Tuesday, August 26, 2014

Dear Parents, Caregivers and Friends of St Mary’s School,

Last week I was lucky enough to accompany the senior class on their annual camp. This year it was a winter camp with winter alpine activities a major focus.

As always it is a real privilege to watch the development of our pupils over the week attempting and
succeeding at challenges which at first overawed them.

It is the real nature of outdoor education that makes it so important in our pupils overall education. Too much of what young people do now days is done in a virtual or contrived sense. Reality shows are not real they are stage managed to appeal to popular myths and conceptions. There is nothing contrived in tramping or luging or sailing. In skiing if you don’t have the correct technique and skill then you fall and you hit the ground. If you are faced with getting from point A to point B without falling then you problem solve, you improvise, you use what skills and equipment you have to reach the desired outcome.

Technology is a tool albeit a powerful one, but a tool none the less. Tools require a person using them who: knows what he is trying to achieve, how to use the tool and which type of tool is best. Michelangelo didn’t use a screwdriver to carve David, he used the appropriate tools, he obviously had great skill and he knew what he was trying to achieve.

One of the key factors for success in life is resilience; that is getting up when you are knocked down.

People who succeed in any field know that they wont always win. Sometimes you lose or aren’t selected. Some people at this stage quit or move on but winners refocus and re evaluate. Set new goals and move forward. I have mentioned before about my daughter Grace and her success in hockey and she has achieved a lot for someone so young. But the thing I am most proud about are the two major times that things have not gone her way. The two times she wasn’t selected in teams. She put the obvious disappointment behind her said I’m in the development team and I’m going to do the best for that team. She did and proved her doubters wrong. But more importantly she showed resilience and proved to herself that she was able to overcome adversity.

Have a great week


Dear Parents, Caregivers and Friends of St Mary’s School,

As you read this hopefully I will be skiing on a beautiful sunny day down the slopes of the Remarkables ski area. Mrs Stevens will be the acting Principal in my absence.

The weather that we have been experiencing recently has been to say the least, variable. Going from mild temperate to frigid arctic.

But they say that variety is the spice of life and certainly in Education this is the case. At primary school we aim to keep the curriculum as broad as possible for as long as possible so that our pupils are given every opportunity to specialize at a later stage knowing that they do so having been exposed to a range of possibilities.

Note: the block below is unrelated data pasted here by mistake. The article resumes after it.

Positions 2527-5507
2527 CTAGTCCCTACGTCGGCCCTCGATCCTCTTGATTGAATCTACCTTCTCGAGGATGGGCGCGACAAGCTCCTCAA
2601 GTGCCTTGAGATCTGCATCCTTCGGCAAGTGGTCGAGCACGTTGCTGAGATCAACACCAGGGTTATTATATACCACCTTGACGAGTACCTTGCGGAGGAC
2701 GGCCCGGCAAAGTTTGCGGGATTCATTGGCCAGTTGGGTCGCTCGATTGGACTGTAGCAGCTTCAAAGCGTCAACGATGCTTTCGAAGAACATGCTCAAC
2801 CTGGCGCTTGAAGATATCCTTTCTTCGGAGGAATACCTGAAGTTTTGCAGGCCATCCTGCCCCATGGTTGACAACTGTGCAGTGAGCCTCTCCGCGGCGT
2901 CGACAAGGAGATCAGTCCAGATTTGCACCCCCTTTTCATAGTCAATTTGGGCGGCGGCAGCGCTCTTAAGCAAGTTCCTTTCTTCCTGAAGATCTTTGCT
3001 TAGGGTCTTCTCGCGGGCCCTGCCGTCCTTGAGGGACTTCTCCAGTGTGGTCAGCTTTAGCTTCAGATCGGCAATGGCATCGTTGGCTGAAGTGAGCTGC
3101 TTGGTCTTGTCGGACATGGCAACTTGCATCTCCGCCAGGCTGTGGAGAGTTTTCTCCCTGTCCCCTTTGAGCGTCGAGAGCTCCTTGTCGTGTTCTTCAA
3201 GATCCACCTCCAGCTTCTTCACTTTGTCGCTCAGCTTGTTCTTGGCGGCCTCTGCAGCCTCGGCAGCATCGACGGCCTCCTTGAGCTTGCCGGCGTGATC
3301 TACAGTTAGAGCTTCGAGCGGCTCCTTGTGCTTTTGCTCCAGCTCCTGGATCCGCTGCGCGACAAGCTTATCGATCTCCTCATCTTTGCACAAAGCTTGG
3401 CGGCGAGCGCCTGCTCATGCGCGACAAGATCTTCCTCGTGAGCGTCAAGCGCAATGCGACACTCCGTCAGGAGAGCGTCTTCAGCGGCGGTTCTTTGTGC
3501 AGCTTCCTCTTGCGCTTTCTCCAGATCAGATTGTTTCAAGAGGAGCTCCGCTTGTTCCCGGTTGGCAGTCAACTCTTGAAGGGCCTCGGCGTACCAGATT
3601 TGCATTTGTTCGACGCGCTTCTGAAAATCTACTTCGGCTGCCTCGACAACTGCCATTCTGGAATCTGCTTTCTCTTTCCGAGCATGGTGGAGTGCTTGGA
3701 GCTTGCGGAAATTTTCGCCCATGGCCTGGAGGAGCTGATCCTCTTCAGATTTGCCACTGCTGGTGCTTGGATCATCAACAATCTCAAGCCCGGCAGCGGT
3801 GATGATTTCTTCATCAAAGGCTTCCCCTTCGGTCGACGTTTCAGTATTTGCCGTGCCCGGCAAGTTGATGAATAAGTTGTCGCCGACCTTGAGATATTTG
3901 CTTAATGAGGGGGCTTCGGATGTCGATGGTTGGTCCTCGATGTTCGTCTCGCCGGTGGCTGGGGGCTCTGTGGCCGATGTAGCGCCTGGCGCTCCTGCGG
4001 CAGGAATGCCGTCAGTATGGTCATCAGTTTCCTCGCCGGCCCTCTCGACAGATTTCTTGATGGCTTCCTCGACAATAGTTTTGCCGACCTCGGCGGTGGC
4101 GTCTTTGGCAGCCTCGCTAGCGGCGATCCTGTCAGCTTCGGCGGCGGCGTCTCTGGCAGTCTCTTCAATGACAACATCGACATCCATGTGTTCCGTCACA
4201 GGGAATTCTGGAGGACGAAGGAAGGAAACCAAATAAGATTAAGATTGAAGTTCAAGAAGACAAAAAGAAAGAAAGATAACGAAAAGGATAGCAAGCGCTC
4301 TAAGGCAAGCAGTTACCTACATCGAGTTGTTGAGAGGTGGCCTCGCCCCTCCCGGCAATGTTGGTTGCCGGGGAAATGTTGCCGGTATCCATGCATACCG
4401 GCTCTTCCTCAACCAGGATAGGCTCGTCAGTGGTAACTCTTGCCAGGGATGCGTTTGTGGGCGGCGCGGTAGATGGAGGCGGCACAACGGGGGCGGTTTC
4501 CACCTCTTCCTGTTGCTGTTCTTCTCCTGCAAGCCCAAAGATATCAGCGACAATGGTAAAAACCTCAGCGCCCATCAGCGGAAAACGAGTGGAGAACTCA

Subjects that foster creatively are the way of the future. We now have devices that can spell and punctuate for us, they can even correct our grammar or suggest different vocabulary but they can’t be creative. They are a tool like a hammer or a fork—a good tool, a smart tool but a tool non the less. People use tools to construct things. People are creative, so we encourage our pupils both at school and extra-murally to become involved in the creative arts. But also in outdoor activities that encourage problem solving in a real setting or situation e.g. should I ski down that slope? What may happen? What most likely will happen? No I’m not an experienced enough skier I’ll stick to the cat track!

Have a great week

—Mike Brosnahan


Tuesday, August 12, 2014

Dear Parents, Caregivers and Friends of St Mary’s School,
Next week I will be away for most of the week in Queenstown with the senior class on their ski camp.
Our winter camp is always a highlight of the year for our senior school.
The class get to experience adventures that they don’t usually have access to. They also get to test
themselves in challenging and meaningful situations that are very real. L.E.O.T.C/ (Learning Education Outside The Classroom) covers a huge range of topics and activities. Strictly speaking it is every activity that takes place outside a classroom setting. Camp is obviously focused on the more adventurous components of outdoor education but the children do a lot of learning that is less adventurous. One of my favourite activities is the Arrowtown Museum.
Aside from the direct teaching a large amount of non-directed learning takes place; looking after your
possessions, being at the right place at the right time, working together as a group and being prepared to help others.
Camps are a challenge, they require a huge amount of planning, thank you Mrs Baines—money and time but the benefits they feel make the effort worthwhile.
This was supported in our recent health questionnaire where overwhelmingly our parents support the idea of a camp.
Have a great fortnight
—Mike Brosnahan